By Brendan Timmons
And so, they gathered round, the air crackling with anticipation at the Mestalla stadium whilst club and captain awaited in Málaga to hold aloft the club’s first league trophy in no less than 31 years. Given Rafa Benitez’s subsequently elevated eligibility and the fact that Real Madrid and Barcelona placed third and fourth respectively in this season, you’d be forgiven for erroneously assuming that such a scenario is from a different era, a different world even. Some 8 years later, La Liga is plagued by its characteristic disparity and the notion of any other club triumphing in the league is about as ludicrous as Ronaldo requesting a wage reduction due an attack of conscience. Spain’s top flight has long concealed its predicament under the guise of competitive prosperity but this week the growing deficits and prolonged incongruity of the Primera Division culminated in a prospective strike in La Liga whereby teams hoped to address and resolve certain regulations which they believe to be aggravating the dilemma. However, in a welcome departure from the norm everywhere else in the world, the strike won’t materialise which is bound to pique many an observer’s interest. Doesn’t something seem very much amiss here? Certainly acts of protest aren’t always the most viable solution in such circumstances but we must wonder what measures are now afoot with regard to Spanish football’s seemingly perpetual monotony.
First and foremost, it is perhaps imperative to address a technicality that exists somewhere in the midst of all this. Since any halt of work would have been primarily commissioned by the club owners rather than an independent contingent of players or staff, the proposed action wouldn’t have been a strike as such but rather a ‘lockout’, which is against Spanish law. It is this distinction that will be cited by many a pundit when accounting for the cancellation of the strike action but, in truth, the explanation may be somewhat more complex. Regardless of the term used, the planned protest would have been in aid of opposing a government imposed regulation which obligates the Spanish Professional Football League (LFP) to televise at least one La Liga encounter each match-day on a free Spanish terrestrial channel. Okay, its hardly a revelation worthy of gasps and gulps and it does indeed seem something of an arbitrary point to protest over given the other notable discrepancies in the league, but it’s the first time in a long time that the LFP, helmed by one José Luis Astiazarán, has overtly opposed the norm of its flagship league. The trouble is, they may be picking the wrong fights at the wrong time.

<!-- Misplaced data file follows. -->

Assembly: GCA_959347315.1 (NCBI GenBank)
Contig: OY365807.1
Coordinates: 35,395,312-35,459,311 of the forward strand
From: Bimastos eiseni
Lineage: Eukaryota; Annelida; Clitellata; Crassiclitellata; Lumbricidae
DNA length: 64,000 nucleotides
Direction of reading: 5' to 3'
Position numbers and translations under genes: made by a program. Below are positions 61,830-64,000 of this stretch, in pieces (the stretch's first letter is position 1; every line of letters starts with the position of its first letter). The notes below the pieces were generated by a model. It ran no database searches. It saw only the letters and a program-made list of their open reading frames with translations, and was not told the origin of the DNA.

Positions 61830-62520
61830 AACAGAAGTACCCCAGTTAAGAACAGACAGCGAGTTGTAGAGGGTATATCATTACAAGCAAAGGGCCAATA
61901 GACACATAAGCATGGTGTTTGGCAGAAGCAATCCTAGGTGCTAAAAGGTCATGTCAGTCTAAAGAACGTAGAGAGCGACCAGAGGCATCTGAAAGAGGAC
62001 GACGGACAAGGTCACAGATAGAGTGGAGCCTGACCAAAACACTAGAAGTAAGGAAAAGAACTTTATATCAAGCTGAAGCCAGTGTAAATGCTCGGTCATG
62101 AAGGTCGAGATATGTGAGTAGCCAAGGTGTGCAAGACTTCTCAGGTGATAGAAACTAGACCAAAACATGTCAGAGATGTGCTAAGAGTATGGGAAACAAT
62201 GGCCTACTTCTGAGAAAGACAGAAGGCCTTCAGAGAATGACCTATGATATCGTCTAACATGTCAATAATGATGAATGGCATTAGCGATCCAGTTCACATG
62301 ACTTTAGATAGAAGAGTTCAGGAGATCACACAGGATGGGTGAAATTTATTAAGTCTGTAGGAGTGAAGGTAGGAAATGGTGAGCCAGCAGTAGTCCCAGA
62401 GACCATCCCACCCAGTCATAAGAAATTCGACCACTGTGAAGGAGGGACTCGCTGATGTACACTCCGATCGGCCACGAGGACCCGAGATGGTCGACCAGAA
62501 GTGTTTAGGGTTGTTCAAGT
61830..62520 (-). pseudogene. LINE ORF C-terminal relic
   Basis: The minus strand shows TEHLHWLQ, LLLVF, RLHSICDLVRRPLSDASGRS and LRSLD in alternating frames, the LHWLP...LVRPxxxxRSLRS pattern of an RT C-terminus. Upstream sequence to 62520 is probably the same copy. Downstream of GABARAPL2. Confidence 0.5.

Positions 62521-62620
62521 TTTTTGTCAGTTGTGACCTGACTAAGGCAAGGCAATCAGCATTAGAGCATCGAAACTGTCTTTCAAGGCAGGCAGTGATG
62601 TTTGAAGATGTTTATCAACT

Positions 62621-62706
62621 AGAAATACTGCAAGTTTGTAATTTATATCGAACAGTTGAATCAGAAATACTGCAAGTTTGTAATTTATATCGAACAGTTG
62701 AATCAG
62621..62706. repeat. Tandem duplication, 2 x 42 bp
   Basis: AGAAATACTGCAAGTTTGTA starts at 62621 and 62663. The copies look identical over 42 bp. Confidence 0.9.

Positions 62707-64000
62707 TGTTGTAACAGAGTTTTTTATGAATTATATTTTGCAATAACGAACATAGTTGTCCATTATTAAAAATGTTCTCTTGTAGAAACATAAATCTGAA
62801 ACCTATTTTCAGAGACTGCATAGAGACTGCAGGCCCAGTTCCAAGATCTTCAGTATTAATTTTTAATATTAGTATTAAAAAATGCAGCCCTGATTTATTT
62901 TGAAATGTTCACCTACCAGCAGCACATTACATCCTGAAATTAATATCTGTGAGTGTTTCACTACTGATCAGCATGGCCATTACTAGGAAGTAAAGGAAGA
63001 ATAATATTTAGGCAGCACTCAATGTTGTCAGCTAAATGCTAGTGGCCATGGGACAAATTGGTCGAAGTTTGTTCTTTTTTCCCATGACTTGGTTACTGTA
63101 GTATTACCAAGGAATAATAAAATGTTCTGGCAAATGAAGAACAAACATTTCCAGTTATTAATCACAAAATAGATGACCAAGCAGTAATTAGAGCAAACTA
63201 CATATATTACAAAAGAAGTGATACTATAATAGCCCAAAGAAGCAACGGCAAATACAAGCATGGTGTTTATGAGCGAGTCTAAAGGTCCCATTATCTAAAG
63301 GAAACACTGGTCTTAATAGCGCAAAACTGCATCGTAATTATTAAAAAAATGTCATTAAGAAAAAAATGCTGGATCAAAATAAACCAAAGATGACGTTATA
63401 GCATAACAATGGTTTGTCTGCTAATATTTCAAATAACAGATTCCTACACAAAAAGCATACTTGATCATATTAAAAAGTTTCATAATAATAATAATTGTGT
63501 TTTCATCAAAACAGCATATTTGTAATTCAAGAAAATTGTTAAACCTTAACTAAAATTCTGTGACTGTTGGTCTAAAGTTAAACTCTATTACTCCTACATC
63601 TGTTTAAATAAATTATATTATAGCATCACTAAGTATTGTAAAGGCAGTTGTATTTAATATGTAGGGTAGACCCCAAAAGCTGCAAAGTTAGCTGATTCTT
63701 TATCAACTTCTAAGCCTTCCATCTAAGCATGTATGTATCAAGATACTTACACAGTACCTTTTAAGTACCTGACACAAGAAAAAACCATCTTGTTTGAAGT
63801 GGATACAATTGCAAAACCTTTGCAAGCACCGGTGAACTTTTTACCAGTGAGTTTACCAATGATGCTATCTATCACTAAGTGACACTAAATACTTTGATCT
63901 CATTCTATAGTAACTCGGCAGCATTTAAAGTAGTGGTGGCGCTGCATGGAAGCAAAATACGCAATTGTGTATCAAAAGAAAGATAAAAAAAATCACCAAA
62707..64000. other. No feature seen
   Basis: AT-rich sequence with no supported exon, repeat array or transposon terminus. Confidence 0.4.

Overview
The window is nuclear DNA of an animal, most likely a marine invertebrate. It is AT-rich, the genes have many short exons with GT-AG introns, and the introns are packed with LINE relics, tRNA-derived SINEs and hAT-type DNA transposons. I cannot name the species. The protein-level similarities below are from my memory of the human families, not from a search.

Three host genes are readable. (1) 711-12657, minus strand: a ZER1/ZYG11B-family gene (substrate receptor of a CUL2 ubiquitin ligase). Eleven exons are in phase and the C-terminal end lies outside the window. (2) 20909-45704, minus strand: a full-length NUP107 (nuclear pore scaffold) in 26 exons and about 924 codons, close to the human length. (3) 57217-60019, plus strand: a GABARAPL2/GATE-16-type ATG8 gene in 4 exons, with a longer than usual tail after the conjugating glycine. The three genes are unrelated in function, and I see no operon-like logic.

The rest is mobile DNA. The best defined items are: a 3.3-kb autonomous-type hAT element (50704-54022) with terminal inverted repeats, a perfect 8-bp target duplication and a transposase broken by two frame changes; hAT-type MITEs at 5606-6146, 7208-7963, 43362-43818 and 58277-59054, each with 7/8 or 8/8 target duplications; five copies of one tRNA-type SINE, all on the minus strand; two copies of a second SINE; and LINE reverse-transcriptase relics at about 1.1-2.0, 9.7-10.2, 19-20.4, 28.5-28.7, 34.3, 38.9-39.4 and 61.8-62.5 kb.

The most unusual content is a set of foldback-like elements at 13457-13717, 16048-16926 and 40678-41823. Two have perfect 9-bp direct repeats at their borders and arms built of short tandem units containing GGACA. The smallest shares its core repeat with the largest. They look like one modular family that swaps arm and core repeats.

The current status quo of La Liga is akin to placing some pet goldfish into a pond with a couple of sharks. You can’t be certain of the outcome but you’re pretty sure that another visit to the pet shop is imminent. And each year, the goldfish grow more timid whilst the sharks become bigger and more aggressive. So, compelling as the Primera Division can be, it is undermined by its chronic repetition. Moreover, for the most part the league is populated by also-rans whose credentials as title candidates can be dismissed before Christmas, a scenario which is unlikely to be remedied by an alteration to a solitary broadcasting law. In fact, it is conceivable that certain changes would be more detrimental than beneficial to the less prosperous teams. Eradication of said regulation may indeed afford certain clubs more leverage with regard to procuring some lucrative private television contracts. But, would the recoupment of the £200 million that LFP claims clubs lose each season as a result of the 1997 Law of Football really resolve anything? Well, based on the cancellation of the ‘lockout’, the answer from the parties involved is a resounding no.